No one thinks of wilderness when they think of Kansas. It is the wheat state, strewn with cattle and large industrial farms. If you do a Google search for preserved land in Kansas, you will find virtually none. Kansas seems like a desolate place for outdoors enthusiasts and certainly not a place to find wilderness. But if you dig a little deeper and are willing to search a little harder, you will find the rivers. The Kaw River, the Arkansas River, and the Missouri River are the only open access waterways in the state, and they are also some of the best wilderness in the state. These rivers are some of the few remaining places where you can get a sense of what the original settlers and the Native Americans saw when coming to the prairie. Still, when I tell people I live in Kansas, they assume I can only get a dose of wild after a 7-hour drive to the Rocky Mountains. Our goal: To convince people that this is simply not true, that there is wild hidden in their backyards, snaking its way between cattle ranches and fields of wheat.
The Kansas River
A few months ago, I came across a grant to fund an adventure, the Picky Bars #Lifepoints Adventure Grant. Frank and I thought hard about how to apply. Do we write up something to fund a backpacking trip through the Rockies or the Ozarks? Surely, that would be picturesque and maybe even win us that grant. But we decided otherwise. Our goal has always been to get people EVERYWHERE outside. That includes Kansas. So, we applied with an idea to get as many people as we could on the Kaw River. Needless to say, we figured we’d never hear from Picky Bars again.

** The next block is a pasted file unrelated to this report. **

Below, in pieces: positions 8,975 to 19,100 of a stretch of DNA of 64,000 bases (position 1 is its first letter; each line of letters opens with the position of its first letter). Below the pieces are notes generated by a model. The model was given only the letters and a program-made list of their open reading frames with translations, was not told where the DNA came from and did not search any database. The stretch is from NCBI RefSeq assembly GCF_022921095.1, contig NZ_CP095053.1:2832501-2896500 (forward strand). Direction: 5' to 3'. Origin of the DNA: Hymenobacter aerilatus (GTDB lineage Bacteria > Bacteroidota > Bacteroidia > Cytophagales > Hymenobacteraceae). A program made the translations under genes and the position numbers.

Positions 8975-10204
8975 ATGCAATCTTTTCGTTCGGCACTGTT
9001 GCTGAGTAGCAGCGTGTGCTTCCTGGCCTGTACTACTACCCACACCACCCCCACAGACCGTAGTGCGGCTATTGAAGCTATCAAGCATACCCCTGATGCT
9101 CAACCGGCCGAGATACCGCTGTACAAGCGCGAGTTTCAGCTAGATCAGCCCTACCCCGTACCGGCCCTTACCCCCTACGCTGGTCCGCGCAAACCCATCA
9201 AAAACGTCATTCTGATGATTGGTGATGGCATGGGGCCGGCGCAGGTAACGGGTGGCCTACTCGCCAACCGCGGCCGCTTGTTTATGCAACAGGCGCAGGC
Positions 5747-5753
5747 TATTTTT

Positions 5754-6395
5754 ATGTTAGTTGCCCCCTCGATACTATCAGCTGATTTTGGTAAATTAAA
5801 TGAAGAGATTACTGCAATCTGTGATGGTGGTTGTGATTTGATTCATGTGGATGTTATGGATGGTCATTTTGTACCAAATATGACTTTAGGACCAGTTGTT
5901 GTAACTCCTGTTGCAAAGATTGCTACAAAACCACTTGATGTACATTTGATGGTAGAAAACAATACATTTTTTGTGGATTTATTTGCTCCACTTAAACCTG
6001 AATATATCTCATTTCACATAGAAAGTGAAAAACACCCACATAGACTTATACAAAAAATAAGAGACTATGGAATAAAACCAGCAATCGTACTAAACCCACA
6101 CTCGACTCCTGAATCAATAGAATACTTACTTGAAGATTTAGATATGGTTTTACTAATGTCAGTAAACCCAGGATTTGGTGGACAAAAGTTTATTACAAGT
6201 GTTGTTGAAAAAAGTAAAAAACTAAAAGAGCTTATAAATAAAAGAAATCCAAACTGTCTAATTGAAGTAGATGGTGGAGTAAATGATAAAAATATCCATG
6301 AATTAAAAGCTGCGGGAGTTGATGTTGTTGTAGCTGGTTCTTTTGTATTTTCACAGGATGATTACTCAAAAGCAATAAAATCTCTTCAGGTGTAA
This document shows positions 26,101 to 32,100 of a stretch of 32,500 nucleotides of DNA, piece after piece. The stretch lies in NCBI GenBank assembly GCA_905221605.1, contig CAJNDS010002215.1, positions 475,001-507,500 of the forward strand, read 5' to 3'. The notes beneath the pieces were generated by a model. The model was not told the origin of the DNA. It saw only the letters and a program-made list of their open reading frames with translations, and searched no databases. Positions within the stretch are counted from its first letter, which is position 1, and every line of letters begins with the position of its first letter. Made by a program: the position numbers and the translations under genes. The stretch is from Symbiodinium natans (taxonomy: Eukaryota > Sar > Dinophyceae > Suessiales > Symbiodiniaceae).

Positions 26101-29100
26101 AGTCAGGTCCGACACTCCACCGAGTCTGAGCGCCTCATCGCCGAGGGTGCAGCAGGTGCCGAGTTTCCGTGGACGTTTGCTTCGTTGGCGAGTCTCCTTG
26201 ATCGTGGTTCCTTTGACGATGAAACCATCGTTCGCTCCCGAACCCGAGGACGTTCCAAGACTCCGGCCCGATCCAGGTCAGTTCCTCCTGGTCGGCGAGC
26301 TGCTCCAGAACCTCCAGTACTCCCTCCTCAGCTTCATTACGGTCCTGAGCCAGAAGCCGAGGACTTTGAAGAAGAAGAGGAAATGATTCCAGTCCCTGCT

Well… we did hear from them. Apparently Picky Bars agreed, getting people outside and into the wilderness, in even the least likely of places, is important.
Here we are, planning another adventure! Each weekend in August, we will be paddling sections of the Kaw River from its origin in Junction City to where it meets the Missouri River in Kansas City. We are having both experienced paddlers and novices join us throughout the trip and we’ve designated sections that are especially good for getting kids out and on the river. And did I mention that we get a free kayak?
Our planned route
Thanks, Picky Bars, for helping us make this vision a reality! We’ll be posting updates about our adventure here on our blog.
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Some of our previous efforts to get people on rivers